When Venus and Mars Network

I just finished a recently published book called Business Networking and Sex (not what you think) by Ivan Misner. The book shares the results of a survey profiling the differences in networking approaches by men and women, and how each gender can learn from the other to be more effective in gettingbusiness from their efforts. And who doesn’t network to get business these days, or rely on their salespeople to do so?

If you’re a man and network with women or call on women business owners you’ll find this information helpful in refining your approach. And if you’re a woman you’ll gain some insight on how to improve your approach as you network with men.

Please remember that although the author claims the results to be statistically significant, it does not mean that every woman or man approaches networking this way – these are general statements and we’re interested in your feedback if you find these sentiments to be true or not, based on your own experiences.

The survey reflects that both men and women are willing to work hard to get business from networking and the goals are the same.

However, women tend to network by getting to know someone and building a relationship with them. They ask questions, not always about business, and tend to gather and nurture a friendship based on trust and the desire to be helpful. Business referrals and opportunities follow.

Do you find this to be true?

Men, on the other hand, are much more transaction-focused when they network. Men tend to focus on their accomplishments and responsibilities, and how what they do benefits others. They first determine if there’s a sales opportunity and then build a relationship if they think business will result.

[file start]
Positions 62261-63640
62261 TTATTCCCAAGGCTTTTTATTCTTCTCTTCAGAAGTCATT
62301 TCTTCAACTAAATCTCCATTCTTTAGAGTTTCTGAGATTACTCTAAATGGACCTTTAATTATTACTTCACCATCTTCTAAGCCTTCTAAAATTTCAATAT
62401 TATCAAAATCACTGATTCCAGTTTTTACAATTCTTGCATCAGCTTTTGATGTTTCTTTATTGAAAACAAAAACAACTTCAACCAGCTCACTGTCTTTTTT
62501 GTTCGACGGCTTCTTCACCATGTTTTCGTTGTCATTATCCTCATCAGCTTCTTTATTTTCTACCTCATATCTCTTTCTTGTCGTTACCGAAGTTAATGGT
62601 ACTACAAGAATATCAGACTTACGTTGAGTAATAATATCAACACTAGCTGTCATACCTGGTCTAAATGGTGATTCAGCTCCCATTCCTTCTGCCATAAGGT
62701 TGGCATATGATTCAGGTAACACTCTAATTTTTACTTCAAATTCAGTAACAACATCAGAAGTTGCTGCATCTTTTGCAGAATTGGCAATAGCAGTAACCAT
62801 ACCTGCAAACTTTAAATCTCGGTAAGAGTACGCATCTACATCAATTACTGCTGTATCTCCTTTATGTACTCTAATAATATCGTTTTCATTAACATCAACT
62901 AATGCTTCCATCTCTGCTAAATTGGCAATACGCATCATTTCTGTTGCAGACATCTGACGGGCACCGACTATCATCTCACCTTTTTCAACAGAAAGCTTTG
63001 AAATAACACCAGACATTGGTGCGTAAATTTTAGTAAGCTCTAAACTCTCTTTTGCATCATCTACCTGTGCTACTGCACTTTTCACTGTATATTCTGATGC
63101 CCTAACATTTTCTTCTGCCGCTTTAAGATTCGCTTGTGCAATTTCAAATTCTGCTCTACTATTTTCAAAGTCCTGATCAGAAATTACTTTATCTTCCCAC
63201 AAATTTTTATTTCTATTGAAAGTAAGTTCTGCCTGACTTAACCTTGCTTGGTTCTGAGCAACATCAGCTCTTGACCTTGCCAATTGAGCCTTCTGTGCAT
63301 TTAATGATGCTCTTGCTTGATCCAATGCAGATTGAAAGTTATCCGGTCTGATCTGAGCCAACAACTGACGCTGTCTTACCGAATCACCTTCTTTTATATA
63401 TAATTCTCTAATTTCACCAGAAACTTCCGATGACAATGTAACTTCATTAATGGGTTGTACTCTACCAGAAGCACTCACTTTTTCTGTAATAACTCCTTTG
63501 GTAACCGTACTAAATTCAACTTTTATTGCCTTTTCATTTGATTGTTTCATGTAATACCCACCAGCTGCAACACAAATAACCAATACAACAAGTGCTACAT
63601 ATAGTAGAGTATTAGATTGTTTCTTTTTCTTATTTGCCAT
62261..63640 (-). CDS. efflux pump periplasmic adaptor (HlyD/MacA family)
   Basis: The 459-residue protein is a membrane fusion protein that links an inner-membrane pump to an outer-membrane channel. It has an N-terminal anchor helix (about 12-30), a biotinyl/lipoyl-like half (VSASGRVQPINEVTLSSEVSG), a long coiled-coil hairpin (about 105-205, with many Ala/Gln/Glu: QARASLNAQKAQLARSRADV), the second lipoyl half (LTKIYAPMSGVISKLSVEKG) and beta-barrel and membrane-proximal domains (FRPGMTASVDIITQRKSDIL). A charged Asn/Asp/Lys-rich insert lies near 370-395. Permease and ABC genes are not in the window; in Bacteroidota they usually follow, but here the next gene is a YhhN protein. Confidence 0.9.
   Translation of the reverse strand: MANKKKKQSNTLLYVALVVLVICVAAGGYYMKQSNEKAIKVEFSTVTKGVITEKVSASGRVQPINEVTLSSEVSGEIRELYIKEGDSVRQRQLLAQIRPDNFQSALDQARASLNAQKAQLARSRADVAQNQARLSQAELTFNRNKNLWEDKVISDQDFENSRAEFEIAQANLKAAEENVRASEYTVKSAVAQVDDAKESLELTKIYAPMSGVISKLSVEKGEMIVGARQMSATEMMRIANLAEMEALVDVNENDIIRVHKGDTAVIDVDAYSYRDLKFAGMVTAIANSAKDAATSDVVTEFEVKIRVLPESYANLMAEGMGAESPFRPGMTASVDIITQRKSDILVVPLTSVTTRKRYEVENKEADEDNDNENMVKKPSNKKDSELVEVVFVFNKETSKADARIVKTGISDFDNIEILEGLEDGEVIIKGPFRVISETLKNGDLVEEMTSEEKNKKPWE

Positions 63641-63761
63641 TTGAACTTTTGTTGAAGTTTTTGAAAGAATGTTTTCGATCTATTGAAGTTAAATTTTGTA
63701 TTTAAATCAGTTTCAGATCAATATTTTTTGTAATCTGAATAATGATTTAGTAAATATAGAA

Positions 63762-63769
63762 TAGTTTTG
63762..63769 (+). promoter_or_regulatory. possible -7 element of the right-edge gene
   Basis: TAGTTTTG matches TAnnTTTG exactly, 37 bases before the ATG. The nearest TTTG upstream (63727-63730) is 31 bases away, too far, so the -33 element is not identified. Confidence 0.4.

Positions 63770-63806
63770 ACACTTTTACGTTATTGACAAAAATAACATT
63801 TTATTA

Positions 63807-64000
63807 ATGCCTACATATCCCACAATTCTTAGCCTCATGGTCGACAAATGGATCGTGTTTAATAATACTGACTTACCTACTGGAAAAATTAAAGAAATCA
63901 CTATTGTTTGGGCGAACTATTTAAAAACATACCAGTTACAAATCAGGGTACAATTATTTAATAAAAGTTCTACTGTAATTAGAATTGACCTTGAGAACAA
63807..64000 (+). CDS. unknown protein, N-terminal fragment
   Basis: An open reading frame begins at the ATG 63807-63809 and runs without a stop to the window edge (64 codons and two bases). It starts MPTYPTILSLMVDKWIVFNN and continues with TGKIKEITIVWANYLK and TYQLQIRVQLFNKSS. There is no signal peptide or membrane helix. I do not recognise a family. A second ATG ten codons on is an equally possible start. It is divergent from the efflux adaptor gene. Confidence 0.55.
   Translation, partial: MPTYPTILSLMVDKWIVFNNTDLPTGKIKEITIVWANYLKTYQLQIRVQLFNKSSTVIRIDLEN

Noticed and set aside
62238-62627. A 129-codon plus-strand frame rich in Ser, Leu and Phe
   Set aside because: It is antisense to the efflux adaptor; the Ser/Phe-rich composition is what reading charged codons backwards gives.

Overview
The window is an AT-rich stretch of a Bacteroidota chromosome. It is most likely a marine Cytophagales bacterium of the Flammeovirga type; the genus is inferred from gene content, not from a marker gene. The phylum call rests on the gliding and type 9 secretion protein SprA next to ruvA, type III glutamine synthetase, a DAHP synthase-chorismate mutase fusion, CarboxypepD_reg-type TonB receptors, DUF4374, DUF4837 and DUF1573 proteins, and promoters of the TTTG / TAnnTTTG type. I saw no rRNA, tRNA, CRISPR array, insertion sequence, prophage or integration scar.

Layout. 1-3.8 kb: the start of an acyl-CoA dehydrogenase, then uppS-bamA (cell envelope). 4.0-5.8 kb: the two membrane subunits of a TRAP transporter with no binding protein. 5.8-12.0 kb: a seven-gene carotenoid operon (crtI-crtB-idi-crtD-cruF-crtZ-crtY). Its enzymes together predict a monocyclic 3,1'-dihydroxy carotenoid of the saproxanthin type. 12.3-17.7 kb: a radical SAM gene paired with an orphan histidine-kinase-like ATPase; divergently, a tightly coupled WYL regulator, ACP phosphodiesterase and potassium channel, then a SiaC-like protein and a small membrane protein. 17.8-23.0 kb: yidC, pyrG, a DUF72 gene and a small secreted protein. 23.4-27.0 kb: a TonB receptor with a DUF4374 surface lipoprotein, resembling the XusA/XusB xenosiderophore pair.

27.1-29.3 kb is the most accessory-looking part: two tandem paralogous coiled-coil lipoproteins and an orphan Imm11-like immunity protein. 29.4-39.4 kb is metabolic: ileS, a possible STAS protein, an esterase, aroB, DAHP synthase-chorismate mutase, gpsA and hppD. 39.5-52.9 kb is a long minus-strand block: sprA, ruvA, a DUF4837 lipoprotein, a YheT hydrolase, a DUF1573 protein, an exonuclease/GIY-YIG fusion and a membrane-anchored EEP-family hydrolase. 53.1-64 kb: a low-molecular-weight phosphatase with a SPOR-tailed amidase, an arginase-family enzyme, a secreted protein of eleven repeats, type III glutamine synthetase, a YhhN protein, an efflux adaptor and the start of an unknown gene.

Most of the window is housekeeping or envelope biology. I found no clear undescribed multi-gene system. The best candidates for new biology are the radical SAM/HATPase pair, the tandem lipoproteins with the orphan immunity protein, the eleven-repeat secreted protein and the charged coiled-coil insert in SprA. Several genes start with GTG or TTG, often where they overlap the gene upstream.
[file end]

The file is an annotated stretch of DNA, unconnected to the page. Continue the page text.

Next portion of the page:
See the difference in approaches?

So it works well when men network with men and women network with women using their natural approaches.

However, there’s a disconnect when women use their natural approach with men, and men use their natural approach with women.

By asking questions and focusing on the other person, women are not sharing enough about what they have to offer, and are not establishing enough credibility. Men tend to see women who take this approach as not being serious or focused enough on business.

Men, by focusing on themselves and not asking questions, are seen by women as too “salesy” and not trustworthy.

So the authors advise women to focus their conversations on building credibility with men, and quickly identifying opportunities for business. And men are advised to focus first on asking questions and building a relationship with women, and business will follow as you build trust.

Do you agree with their thinking? We’d love to hear your thoughts! Email me atlauren@oconnellconsultinggroup.com. We’ll share your comments in our next email but will keep all names confidential. So, what do you think?

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